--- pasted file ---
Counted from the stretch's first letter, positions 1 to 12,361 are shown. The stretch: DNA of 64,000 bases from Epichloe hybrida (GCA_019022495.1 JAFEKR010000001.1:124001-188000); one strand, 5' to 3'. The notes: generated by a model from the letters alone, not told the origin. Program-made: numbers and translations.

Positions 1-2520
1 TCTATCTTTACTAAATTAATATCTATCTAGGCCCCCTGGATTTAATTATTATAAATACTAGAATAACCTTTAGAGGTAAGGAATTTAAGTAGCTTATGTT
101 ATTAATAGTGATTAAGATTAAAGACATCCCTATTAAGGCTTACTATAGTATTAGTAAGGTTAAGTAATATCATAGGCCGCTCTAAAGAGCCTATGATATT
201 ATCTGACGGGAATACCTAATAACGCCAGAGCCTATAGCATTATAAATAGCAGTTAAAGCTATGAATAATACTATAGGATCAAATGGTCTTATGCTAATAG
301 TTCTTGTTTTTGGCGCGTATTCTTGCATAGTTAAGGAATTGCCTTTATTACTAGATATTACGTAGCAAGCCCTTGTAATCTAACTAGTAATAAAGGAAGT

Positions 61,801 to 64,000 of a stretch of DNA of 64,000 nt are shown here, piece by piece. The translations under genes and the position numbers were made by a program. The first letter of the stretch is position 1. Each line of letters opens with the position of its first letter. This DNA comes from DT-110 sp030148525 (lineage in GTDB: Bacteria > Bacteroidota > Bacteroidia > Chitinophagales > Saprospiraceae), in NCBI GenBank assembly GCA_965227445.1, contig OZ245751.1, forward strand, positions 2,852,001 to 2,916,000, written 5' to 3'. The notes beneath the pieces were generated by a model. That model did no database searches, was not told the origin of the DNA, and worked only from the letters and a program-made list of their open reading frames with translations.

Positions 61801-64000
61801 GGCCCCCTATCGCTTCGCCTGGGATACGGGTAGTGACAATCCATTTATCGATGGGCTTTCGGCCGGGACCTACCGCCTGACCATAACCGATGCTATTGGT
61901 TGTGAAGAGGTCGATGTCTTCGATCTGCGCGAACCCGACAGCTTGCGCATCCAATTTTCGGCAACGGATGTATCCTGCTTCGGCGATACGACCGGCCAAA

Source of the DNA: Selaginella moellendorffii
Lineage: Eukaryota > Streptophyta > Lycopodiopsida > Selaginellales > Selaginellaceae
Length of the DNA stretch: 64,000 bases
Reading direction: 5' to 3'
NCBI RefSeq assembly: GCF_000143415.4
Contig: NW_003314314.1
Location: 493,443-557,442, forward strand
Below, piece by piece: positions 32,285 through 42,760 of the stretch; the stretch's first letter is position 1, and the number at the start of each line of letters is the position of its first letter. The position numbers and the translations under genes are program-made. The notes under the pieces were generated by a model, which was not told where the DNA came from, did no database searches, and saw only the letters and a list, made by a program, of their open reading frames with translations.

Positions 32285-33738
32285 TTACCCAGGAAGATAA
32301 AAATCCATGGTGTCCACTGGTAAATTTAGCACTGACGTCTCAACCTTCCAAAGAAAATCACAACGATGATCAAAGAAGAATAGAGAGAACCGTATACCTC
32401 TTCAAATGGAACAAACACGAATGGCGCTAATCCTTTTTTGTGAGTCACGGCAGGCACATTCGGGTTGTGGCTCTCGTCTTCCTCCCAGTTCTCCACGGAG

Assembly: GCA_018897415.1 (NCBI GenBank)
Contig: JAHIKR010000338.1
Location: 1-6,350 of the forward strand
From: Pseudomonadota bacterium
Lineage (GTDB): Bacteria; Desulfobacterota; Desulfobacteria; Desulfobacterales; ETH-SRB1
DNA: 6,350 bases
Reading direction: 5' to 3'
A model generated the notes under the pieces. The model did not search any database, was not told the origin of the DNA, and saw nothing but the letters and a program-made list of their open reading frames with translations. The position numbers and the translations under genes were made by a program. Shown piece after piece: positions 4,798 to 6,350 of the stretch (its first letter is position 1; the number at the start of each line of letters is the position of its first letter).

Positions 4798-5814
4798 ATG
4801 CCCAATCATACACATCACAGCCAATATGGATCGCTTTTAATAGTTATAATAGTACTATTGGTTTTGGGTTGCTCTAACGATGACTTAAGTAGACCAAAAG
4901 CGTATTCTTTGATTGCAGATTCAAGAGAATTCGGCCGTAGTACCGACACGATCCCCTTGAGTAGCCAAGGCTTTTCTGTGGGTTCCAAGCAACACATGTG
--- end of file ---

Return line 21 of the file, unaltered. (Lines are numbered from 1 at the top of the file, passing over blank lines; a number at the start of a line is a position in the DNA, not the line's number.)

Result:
32301 AAATCCATGGTGTCCACTGGTAAATTTAGCACTGACGTCTCAACCTTCCAAAGAAAATCACAACGATGATCAAAGAAGAATAGAGAGAACCGTATACCTC